Acton Institute Powerblog

GodblogCon Wrap

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Day 2 marked the end of GodblogCon 2007. A highlight of the day was LaShawn Barber’s talk which provided both concrete advice for clear and concise writing, as well as testimony to how blogging can become a profession. The latter depends on the former, of course. She closed with the mandate: “Be bold, confident, and passionate.”

We concluded the day with a large roundtable discussion including the forty or so Godbloggers who persevered to the end. John Mark Reynolds facilitated a lively discussion about the promises, perils, and the future of blogging and new media. We closed the roundtable by going around and having each person make a bold statement or prediction. Mine was “Bloggers will soon be the new webmasters: everyone is going to need one on staff or have ready access to one’s expertise.”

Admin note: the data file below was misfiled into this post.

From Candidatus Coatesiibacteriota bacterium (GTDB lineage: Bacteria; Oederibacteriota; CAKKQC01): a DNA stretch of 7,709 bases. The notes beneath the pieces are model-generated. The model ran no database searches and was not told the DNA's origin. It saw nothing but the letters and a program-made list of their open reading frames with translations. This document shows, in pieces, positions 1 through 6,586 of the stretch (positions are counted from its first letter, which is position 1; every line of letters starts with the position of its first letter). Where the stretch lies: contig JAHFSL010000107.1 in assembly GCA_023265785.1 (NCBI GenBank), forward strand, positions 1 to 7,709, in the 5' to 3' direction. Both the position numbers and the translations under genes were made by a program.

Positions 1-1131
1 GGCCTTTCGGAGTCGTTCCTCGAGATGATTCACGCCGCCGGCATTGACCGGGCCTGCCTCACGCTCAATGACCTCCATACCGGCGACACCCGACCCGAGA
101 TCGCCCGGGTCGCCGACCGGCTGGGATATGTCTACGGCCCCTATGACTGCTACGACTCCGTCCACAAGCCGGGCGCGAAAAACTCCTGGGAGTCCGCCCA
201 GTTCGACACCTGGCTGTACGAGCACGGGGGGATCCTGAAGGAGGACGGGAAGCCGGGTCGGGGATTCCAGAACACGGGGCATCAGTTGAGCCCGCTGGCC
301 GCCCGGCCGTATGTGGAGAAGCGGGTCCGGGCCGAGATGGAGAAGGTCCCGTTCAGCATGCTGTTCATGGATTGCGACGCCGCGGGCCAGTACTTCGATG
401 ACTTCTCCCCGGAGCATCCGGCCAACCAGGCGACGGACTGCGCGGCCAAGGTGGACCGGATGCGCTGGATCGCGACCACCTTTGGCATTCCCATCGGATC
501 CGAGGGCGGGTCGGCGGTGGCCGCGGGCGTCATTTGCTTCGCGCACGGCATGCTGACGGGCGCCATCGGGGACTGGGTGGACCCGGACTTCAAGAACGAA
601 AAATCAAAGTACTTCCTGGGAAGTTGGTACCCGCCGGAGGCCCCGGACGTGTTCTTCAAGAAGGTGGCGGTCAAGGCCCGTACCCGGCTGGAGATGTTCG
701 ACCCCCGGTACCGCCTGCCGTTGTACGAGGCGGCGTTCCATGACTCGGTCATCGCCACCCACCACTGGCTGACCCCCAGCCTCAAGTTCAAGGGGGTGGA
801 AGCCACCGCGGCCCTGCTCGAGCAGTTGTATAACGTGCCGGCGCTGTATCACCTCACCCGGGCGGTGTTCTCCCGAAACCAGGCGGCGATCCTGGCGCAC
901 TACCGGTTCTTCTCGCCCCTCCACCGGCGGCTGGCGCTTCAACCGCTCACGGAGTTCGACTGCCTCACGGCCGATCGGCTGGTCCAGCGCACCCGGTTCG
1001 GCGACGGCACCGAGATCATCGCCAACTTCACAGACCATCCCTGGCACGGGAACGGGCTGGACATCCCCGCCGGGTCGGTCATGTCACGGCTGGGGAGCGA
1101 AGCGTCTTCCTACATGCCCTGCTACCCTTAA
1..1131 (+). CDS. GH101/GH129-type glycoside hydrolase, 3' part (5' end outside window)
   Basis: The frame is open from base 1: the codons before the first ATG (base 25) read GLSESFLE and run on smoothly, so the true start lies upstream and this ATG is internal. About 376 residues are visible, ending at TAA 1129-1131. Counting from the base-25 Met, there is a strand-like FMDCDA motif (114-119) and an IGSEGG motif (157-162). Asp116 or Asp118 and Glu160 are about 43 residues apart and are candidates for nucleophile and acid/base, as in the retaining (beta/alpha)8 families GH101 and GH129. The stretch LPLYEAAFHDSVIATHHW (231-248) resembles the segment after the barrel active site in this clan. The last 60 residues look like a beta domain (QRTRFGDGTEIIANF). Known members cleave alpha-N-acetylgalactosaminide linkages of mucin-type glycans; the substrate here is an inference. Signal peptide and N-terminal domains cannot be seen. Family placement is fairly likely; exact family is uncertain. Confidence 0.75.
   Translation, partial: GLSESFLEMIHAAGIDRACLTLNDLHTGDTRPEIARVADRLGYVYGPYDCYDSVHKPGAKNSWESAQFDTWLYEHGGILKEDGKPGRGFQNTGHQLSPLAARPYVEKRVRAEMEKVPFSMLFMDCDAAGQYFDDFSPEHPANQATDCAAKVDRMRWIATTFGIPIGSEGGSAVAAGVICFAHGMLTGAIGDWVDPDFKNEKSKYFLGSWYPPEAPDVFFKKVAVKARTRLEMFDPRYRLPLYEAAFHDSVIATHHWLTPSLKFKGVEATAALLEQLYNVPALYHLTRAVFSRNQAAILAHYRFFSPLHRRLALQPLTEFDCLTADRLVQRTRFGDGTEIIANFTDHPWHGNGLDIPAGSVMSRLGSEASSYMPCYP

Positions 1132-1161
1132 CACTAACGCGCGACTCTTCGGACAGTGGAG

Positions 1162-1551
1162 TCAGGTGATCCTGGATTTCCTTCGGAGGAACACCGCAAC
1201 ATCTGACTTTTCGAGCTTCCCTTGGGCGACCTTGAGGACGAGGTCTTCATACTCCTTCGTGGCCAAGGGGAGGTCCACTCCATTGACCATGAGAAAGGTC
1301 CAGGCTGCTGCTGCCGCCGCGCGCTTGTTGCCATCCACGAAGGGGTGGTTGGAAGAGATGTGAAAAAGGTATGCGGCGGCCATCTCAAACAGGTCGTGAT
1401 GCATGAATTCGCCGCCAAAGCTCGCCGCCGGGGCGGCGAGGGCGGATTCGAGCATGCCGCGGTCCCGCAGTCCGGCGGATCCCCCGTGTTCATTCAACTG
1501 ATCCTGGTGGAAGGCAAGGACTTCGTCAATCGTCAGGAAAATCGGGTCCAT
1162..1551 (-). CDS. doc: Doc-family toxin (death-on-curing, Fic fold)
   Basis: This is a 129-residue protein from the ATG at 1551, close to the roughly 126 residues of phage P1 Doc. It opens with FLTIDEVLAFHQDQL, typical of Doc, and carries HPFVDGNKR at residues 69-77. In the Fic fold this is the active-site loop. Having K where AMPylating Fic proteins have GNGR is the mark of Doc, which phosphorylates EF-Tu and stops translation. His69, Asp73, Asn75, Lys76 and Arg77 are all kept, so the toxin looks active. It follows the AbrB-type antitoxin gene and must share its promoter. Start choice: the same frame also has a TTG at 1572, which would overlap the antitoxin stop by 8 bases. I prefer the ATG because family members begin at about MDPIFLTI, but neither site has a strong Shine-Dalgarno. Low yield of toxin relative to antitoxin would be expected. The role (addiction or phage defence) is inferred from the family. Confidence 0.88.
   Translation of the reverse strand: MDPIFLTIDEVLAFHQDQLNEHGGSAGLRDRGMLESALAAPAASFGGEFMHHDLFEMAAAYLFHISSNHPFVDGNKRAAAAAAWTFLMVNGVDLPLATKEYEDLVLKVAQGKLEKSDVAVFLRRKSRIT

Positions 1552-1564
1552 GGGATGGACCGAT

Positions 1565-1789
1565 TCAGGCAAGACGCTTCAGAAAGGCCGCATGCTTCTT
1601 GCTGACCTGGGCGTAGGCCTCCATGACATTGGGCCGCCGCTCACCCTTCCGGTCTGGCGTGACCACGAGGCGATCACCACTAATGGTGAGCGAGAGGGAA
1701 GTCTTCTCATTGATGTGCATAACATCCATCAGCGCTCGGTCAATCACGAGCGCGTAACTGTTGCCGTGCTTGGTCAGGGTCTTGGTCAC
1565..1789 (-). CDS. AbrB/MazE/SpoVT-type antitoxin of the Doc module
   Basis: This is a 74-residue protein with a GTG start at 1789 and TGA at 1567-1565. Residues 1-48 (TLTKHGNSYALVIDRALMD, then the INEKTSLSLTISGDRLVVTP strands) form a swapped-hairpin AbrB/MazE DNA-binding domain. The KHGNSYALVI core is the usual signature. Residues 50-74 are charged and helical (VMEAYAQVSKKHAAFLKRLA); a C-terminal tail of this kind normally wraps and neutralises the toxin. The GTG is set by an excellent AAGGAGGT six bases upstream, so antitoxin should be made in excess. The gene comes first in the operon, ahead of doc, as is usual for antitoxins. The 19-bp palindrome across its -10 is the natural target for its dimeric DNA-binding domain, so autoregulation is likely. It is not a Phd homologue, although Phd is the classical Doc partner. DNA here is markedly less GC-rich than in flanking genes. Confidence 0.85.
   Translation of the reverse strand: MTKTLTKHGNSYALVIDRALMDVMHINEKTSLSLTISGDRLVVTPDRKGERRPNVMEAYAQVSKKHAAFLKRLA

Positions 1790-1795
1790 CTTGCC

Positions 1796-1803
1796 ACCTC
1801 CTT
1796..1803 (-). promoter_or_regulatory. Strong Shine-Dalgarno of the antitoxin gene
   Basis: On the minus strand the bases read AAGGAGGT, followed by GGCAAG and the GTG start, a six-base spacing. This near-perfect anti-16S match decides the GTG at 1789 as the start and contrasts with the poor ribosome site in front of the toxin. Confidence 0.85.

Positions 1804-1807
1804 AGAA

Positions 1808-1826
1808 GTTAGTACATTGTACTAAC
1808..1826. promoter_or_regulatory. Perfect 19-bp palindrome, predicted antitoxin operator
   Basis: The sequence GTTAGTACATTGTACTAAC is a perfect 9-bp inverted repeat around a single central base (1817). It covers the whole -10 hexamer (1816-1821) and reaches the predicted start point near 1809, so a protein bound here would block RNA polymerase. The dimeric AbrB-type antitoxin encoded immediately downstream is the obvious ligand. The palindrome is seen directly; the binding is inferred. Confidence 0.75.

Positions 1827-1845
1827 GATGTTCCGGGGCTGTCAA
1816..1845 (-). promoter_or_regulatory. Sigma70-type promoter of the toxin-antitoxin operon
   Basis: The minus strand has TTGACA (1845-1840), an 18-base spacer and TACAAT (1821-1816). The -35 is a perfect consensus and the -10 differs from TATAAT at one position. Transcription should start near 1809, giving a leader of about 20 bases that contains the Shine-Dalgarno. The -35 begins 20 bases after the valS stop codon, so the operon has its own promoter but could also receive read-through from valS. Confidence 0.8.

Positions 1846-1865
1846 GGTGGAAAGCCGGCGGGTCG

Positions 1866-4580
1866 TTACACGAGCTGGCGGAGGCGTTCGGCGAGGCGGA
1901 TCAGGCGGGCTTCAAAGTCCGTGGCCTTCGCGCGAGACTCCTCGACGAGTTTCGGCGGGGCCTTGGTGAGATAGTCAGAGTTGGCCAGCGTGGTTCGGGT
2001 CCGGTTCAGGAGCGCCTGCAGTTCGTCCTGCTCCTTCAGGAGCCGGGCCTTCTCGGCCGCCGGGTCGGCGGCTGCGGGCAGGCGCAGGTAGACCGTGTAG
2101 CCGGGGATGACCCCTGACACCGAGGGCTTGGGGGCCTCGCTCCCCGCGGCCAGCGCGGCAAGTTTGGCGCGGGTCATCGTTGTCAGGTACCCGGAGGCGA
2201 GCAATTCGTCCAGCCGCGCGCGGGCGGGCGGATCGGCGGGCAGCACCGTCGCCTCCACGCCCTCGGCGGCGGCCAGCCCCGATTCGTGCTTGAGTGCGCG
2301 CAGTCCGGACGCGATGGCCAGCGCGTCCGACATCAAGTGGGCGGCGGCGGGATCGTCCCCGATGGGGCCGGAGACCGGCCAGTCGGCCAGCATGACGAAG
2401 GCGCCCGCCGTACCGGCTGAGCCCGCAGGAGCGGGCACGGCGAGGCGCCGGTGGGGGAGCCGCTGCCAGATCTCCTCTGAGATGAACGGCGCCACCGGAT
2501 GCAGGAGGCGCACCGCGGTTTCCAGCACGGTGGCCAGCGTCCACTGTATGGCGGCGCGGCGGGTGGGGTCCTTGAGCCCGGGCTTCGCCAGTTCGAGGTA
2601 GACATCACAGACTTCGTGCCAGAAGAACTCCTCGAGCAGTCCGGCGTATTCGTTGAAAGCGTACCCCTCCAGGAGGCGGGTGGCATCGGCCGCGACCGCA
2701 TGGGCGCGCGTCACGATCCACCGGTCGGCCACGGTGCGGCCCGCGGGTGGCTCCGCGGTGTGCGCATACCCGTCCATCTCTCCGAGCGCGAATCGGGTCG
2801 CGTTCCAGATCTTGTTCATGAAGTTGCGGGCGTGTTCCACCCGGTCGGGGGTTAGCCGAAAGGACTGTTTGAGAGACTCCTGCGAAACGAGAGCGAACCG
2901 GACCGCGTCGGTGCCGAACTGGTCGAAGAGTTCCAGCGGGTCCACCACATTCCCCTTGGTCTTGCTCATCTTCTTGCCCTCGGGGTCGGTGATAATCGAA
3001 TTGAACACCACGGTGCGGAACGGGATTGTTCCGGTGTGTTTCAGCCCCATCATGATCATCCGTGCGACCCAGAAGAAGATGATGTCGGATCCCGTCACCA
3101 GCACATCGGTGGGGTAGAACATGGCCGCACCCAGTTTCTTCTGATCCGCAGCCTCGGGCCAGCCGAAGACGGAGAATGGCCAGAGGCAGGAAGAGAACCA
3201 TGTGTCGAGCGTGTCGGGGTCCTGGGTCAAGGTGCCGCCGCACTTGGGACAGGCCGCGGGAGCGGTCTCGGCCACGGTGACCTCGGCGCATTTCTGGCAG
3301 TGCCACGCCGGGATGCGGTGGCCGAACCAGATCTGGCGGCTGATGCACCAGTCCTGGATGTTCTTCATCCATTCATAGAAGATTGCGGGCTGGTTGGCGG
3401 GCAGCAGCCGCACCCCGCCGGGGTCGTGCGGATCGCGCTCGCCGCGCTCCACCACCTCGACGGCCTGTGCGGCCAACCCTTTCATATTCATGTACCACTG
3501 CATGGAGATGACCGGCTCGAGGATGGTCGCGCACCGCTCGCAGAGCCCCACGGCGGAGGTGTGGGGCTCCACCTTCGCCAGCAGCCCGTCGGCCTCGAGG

Much like the practice of blogging itself, GodblogCon is a meeting, or fellowship, rather, that is still in its infancy. The conference went very smoothly and was excellently coordinated. But much like the new media itself, GodblogCon has a great deal of promise and potential. I hope that I personally and Acton as an institution can become more involved as the “Godblogosphere” continues to mature.

Jordan J. Ballor Jordan J. Ballor (Dr. theol., University of Zurich; Ph.D., Calvin Theological Seminary) is a senior research fellow and director of publishing at the Acton Institute for the Study of Religion & Liberty. He is also a postdoctoral researcher in theology and economics at the VU University Amsterdam as part of the "What Good Markets Are Good For" project. He is author of Get Your Hands Dirty: Essays on Christian Social Thought (and Action) (Wipf & Stock, 2013), Covenant, Causality, and Law: A Study in the Theology of Wolfgang Musculus (Vandenhoeck & Ruprecht, 2012) and Ecumenical Babel: Confusing Economic Ideology and the Church's Social Witness (Christian's Library Press, 2010), as well as editor of numerous works, including Abraham Kuyper Collected Works in Public Theology. Jordan is also associate director of the Junius Institute for Digital Reformation Research at Calvin Theological Seminary.

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